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Farm Animal Practice
AI and embryo transfer for genetic improvement in sheep: the current scene
  1. Bill McKelvey

    Bill McKelvey graduated from Glasgow in 1975 and, having spent eight years in practice in Gloucestershire and the Scottish Borders, completed a PhD in reproductive physiology at the Rowett Research Institute in 1986. In 1989, he joined the Scottish Agricultural College to establish the breeding services unit known as Edinburgh Genetics and has been in charge of SAC's veterinary research programme since 1994. In 1997, he took over as head of the Veterinary Science Division and has recently become a vice-principal of SAC.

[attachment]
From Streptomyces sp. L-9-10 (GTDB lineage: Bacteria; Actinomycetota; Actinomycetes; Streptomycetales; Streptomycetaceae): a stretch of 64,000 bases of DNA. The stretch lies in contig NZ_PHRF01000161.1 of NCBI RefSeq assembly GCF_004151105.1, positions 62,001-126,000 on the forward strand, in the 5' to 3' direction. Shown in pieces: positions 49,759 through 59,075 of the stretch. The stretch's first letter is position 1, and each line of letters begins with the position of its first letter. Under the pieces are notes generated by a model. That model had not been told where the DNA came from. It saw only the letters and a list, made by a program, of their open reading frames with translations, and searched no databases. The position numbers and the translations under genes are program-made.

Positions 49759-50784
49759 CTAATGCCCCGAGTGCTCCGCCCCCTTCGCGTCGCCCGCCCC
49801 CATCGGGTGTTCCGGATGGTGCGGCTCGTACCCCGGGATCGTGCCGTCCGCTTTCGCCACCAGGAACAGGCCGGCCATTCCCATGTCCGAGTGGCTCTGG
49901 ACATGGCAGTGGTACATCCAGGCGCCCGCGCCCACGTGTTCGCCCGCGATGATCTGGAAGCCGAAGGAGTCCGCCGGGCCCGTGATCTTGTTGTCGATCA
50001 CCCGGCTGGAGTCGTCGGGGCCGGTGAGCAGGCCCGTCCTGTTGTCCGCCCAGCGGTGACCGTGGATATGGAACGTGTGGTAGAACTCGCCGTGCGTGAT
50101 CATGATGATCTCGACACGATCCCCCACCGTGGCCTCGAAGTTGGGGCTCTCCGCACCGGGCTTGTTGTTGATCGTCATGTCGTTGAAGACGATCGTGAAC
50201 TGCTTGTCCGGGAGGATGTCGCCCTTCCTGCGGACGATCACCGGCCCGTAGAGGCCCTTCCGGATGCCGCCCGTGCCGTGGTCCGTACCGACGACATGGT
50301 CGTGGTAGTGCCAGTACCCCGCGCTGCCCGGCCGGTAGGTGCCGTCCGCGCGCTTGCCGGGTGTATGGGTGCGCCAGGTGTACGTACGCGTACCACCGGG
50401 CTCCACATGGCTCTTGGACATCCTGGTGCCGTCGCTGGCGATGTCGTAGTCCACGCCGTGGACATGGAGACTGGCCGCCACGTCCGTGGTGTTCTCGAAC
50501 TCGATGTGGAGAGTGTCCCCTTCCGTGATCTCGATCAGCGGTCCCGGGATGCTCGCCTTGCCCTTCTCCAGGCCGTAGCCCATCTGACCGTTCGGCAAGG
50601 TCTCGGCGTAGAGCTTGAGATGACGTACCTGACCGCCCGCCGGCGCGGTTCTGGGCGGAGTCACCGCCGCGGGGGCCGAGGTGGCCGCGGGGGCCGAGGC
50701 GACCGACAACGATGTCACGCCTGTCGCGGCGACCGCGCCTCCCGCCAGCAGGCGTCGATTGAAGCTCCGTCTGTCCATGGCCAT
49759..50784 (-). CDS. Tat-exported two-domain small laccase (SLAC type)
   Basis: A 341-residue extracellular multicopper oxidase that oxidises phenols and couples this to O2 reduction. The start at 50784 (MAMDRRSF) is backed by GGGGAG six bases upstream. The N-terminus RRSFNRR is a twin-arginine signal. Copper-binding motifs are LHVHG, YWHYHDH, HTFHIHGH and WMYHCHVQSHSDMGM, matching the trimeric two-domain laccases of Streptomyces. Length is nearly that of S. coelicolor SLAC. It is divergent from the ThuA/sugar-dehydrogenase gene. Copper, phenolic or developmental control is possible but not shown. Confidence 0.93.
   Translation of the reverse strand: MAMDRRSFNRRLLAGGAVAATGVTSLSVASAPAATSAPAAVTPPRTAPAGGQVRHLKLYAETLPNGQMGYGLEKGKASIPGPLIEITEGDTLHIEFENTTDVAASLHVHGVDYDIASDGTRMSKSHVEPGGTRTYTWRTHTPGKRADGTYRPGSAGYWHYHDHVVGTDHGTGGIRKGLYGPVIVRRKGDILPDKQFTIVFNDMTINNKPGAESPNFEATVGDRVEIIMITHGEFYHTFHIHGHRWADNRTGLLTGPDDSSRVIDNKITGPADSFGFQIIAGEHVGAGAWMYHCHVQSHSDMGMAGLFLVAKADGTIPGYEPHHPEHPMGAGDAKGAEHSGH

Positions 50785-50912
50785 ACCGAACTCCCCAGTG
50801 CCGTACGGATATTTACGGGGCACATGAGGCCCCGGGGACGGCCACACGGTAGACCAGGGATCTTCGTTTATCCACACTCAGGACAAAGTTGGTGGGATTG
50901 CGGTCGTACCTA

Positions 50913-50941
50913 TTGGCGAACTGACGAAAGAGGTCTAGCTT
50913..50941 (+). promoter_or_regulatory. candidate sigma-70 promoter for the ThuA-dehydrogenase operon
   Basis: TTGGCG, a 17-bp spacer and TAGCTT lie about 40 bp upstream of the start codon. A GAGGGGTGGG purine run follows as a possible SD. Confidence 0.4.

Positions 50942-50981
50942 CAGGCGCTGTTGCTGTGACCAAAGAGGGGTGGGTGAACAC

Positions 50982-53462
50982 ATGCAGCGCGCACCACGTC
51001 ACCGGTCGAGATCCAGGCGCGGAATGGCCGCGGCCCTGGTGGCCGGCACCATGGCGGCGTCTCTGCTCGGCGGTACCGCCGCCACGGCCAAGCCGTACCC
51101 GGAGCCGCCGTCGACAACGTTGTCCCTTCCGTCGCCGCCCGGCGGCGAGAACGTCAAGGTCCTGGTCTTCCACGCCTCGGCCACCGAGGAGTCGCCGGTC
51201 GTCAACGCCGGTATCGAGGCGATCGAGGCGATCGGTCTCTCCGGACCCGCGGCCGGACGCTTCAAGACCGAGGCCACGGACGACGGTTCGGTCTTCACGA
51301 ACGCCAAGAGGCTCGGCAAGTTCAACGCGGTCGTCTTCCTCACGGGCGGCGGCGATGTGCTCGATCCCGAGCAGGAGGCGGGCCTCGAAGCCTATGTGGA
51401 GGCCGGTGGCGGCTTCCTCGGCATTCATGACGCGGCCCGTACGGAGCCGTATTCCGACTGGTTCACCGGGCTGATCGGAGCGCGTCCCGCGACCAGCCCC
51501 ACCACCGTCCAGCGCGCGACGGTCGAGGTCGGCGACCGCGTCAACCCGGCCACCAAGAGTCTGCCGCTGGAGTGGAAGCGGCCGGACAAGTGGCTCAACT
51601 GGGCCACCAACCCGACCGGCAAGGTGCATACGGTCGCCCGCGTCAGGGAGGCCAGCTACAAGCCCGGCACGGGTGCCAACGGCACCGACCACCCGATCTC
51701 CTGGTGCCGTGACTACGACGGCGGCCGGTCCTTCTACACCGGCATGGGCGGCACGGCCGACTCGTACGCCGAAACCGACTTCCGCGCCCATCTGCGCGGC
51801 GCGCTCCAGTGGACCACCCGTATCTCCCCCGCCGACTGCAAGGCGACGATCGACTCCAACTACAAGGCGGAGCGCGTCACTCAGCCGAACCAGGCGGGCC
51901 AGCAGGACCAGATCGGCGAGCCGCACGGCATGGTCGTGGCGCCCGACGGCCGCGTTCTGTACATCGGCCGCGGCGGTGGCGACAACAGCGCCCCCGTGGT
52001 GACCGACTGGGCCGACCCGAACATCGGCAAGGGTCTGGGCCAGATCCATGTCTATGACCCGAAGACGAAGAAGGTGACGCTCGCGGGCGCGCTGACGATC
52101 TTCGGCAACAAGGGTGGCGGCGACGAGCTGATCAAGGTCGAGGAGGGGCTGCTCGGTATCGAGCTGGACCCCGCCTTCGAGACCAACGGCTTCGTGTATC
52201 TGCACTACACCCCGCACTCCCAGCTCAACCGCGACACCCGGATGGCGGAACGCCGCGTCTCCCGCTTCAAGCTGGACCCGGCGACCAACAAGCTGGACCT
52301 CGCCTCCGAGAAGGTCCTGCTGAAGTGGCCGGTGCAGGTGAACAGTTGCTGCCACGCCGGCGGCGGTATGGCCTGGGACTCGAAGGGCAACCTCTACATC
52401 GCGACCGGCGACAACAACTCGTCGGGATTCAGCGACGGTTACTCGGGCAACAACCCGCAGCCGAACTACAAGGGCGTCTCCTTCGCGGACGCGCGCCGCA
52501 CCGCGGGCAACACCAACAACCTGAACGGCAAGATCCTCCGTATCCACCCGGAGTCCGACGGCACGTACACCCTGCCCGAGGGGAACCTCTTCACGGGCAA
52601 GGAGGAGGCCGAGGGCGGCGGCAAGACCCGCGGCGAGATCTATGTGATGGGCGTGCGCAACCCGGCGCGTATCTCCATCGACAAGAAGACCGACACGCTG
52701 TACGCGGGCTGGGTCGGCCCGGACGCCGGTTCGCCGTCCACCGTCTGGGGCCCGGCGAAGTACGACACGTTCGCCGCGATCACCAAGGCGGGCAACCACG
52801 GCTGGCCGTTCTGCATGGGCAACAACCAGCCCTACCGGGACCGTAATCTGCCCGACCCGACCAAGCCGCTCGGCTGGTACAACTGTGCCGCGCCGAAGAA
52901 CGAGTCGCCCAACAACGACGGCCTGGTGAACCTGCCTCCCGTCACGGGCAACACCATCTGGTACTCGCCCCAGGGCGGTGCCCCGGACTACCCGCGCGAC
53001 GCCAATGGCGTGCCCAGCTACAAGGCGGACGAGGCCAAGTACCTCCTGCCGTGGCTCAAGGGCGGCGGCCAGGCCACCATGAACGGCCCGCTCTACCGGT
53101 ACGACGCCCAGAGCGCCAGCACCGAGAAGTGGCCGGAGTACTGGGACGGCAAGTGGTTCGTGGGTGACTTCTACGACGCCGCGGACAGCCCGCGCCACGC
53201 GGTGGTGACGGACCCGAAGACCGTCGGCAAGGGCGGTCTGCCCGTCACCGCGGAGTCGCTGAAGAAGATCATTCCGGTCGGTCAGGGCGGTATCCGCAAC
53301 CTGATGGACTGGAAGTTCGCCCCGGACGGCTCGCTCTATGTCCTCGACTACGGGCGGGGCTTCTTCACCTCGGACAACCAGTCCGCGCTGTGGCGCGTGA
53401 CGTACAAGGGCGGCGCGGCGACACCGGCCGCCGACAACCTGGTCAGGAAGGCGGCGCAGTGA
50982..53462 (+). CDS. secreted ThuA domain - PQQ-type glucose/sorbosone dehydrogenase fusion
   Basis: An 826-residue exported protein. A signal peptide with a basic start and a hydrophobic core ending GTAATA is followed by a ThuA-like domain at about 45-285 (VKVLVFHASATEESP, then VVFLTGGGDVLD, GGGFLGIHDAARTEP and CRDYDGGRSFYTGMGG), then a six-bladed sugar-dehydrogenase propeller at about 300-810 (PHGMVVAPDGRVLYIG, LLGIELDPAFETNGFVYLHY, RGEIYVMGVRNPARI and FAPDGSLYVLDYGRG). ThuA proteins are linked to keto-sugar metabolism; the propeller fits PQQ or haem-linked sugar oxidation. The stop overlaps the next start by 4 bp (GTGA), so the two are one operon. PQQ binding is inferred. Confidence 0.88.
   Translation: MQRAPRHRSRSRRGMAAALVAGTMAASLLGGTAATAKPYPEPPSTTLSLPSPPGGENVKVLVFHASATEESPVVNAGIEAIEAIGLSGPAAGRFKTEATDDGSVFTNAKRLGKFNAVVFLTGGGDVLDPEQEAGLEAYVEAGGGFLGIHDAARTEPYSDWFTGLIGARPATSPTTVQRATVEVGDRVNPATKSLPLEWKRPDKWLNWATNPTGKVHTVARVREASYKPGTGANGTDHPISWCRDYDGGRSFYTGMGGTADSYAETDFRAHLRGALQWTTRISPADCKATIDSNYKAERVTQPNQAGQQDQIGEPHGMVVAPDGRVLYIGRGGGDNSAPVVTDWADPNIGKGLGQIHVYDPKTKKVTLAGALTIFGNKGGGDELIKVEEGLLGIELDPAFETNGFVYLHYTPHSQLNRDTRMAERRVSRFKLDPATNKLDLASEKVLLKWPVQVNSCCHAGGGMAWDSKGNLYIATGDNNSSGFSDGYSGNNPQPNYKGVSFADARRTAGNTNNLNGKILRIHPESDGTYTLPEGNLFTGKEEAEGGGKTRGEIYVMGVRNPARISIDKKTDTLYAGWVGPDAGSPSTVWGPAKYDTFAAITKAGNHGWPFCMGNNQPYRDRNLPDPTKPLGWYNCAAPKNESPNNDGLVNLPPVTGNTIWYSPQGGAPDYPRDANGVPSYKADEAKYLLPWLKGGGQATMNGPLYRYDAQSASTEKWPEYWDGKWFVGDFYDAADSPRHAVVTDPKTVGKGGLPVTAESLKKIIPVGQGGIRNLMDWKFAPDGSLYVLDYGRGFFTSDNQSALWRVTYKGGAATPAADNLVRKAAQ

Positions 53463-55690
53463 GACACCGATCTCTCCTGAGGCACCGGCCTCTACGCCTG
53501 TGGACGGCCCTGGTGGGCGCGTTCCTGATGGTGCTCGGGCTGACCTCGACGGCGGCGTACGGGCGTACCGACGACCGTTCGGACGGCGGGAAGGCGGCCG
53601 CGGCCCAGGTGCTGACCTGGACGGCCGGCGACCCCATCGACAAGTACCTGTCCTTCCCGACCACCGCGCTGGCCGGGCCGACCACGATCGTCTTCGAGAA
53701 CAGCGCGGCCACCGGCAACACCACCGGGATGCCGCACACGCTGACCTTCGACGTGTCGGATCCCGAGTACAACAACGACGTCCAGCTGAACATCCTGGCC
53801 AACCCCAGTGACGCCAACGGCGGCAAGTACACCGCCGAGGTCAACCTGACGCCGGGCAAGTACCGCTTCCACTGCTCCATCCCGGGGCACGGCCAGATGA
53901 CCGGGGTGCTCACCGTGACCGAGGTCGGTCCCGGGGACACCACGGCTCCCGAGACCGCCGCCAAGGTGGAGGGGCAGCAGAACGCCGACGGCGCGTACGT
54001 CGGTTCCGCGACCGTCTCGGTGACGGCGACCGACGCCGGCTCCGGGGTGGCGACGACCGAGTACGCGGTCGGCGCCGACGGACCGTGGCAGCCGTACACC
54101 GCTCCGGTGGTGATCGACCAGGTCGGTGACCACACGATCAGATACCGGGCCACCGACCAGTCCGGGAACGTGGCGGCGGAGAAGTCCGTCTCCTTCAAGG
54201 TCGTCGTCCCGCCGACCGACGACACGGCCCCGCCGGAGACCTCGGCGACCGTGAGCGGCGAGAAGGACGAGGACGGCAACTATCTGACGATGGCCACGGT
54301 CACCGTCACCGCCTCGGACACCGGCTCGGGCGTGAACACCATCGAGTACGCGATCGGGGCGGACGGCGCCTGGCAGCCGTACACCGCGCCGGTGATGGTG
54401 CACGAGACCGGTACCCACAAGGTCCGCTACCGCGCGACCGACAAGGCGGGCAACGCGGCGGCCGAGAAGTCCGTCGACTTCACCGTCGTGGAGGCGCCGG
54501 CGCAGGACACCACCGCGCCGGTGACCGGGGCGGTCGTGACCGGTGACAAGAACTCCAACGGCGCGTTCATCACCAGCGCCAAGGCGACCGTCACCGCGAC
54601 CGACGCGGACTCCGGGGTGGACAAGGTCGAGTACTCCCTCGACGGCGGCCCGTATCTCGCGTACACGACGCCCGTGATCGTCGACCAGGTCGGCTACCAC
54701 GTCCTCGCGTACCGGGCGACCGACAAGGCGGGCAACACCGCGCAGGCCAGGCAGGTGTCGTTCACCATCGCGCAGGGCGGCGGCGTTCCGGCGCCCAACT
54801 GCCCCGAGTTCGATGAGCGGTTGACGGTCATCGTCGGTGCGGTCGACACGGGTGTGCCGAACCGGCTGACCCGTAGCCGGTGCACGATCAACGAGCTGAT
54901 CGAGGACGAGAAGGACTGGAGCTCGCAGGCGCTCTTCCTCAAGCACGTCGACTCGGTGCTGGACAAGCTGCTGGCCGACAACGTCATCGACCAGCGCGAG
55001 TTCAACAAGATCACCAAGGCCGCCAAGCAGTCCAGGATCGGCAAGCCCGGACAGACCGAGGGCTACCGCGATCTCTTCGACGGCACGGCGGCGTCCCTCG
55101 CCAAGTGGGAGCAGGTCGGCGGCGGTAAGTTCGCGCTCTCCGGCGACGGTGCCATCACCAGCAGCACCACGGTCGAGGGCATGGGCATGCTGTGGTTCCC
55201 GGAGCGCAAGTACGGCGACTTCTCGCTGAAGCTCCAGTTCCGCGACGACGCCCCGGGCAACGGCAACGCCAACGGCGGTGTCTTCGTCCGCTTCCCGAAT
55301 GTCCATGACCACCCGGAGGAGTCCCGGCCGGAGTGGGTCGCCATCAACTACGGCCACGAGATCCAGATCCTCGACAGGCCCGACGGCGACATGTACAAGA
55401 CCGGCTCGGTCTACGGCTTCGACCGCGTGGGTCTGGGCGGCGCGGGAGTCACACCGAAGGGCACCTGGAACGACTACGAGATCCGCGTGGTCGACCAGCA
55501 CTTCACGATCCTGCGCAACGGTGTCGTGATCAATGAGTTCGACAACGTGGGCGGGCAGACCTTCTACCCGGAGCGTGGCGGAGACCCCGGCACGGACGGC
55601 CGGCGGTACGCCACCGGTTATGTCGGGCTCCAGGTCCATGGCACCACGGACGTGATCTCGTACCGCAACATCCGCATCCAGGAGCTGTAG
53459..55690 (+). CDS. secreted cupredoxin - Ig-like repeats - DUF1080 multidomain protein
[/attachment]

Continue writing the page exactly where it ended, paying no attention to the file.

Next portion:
SCIENTIFICALLY based programmes for the genetic improvement of sheep which combine the objective assessment of body composition with the reproductive technologies of artificial insemination (Al) and multiple ovulation and embryo transfer (MOET) are now beginning to make a significant impact on the UK sheep industry. The economic benefits of these techniques, however, require to be weighed against the welfare costs of the procedures involved, and efforts need to be made to improve the available methodologies. This article reviews the current applications of these reproductive technologies within sheep breeding and the ongoing research aimed at improving their efficiency and acceptability.

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